We can offer the following interpretation to Yehoshua’s plea. Hashemjudged His entire nation by the highest standard of justice. He took awayone of their greatest leaders because of one person’s shameful actions.Yehoshua understood that this standard was necessary to establish theseverity of collective responsibility. However, Yehoshua pleaded withHashem to relax His extreme standard of judgment. Yehoshua presented thatthe Jewish people properly learned their lesson and that their firstexperience would suffice. After this catastrophe, there would be notolerance for private crime and any sinner should be held mainlyresponsible for his own actions. The people were prepared to do theirutmost to prevent all atrocious behavior and whatever slipped through theirhands should not be judged so severely. In essence, Yehoshua’s display wasa plea for the future. Now that the people cleaned up their act please donot fault them so severely for any individual’s actions. Hashem, pleaserelax your standards and accept their serious attempt to perfect thesystem. Please do not bring the entire nation major calamity for therelatively small wrongs of an individual.

(7:24)

“And Yehoshua took Achan the son of Zerach and the money, cloak and goldtongue, and his sons and daughters and his oxen, donkeys and sheep, and histent and all his belongings together with the entire Jewish nation and hebrought them up to the Valley of the Ruined.”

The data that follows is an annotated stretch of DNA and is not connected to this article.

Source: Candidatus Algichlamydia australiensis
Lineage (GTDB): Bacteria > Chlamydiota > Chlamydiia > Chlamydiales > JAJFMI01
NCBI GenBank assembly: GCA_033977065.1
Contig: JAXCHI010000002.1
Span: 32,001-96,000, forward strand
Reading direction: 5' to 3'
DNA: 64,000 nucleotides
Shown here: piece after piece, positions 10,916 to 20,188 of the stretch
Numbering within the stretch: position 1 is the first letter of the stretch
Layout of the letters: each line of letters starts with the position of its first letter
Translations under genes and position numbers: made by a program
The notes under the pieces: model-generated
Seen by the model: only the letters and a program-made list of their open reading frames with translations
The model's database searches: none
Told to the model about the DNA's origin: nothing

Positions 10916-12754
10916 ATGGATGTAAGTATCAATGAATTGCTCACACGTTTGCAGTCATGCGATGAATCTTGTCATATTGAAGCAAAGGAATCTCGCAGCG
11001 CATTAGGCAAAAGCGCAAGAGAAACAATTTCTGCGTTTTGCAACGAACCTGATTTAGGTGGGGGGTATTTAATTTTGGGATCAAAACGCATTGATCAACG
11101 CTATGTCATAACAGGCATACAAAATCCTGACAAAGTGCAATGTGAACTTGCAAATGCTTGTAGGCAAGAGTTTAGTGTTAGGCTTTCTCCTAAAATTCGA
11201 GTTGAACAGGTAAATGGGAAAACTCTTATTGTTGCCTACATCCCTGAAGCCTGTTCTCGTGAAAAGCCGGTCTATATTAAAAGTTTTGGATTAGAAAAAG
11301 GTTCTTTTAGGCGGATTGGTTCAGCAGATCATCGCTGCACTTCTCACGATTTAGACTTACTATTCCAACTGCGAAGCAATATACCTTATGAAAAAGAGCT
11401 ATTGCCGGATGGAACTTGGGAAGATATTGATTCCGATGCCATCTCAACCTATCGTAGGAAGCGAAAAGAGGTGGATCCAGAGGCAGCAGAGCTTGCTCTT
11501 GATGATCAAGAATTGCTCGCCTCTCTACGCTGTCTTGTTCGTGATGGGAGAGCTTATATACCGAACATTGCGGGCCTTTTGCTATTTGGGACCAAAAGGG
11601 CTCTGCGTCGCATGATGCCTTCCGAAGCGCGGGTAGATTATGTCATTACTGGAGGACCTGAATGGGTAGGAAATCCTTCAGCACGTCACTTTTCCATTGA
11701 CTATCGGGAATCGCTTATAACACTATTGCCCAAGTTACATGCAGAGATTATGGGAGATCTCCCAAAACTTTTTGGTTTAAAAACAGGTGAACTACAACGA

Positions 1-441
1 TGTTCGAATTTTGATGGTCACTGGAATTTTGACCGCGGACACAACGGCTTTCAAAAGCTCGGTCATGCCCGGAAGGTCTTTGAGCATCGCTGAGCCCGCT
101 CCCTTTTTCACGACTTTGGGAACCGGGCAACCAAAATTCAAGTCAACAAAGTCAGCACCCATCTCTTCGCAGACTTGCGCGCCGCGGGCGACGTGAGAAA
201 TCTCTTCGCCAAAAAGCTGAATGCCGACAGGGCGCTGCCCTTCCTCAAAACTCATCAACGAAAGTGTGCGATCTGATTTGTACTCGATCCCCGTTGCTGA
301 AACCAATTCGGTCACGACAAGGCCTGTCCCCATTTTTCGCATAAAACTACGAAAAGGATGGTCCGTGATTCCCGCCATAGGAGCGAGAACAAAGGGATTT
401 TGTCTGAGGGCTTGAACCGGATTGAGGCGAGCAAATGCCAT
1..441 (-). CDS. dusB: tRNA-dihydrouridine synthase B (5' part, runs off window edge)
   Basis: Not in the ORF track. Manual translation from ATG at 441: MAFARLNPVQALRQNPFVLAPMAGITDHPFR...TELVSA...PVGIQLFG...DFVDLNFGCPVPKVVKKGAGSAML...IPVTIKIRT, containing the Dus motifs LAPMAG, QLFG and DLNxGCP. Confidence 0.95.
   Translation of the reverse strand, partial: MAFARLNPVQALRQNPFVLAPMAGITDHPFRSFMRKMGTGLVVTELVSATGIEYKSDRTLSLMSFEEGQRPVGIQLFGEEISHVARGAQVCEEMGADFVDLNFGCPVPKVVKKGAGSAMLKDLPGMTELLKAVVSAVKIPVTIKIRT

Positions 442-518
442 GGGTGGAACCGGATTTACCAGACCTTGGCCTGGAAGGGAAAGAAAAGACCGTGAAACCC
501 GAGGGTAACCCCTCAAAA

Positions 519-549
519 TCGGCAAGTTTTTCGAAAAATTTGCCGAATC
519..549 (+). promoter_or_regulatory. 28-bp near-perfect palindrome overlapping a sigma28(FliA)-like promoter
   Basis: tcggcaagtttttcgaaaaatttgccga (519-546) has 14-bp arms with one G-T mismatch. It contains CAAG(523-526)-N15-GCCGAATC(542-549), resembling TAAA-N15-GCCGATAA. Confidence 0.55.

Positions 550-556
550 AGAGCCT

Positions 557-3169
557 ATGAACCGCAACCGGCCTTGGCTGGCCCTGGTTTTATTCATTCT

Achan’s sinful behavior jeopardized the entire Jewish nation. His atrocitybrought much disdain to Hashem and His people. Now that the Jewish peoplewashed their hands from this sin it was time to cleanse the environment.They wished to leave no trace of Achan’s attitude amongst them. They didnot want the faintest association with one who trespassed Hashem’s ban.They therefore destroyed every one of Achan’s possessions permanentlydetaching themselves from their sinful involvement in this sin.

Achan is identified here as the son of his great grandfather, Zerachrather than the son of his father, Carmi. In light of the aboveunderstanding we can explain this in the following manner. We previouslylearned of the peculiar circumstances that related to Zerach’s birth. TheTorah reveals that Zerach’s hand protruded from his mother’s womb followedby the actual birth of his older brother, Peretz. Our Sages saw this as anindication to the tendency of Zerach’s offspring’s to unlawfully penetratebarriers. This curse lingered over Zerach’s family until now when Achanfully exposed this harmful nature. The Jewish people were fed up with thisattitude and pledged to remove it from their midst. In effect, thepeople’s horrifying experience cleansed Zerach’s family as well.Undoubtedly, Zerach’s descendants reached down to the core of theirinclinations and rid themselves from such sinful tendencies. Achan was andwould remain the singular expression of Zerach’s experience and his familycould now identify with the qualities of their prominent tribe, Yehuda.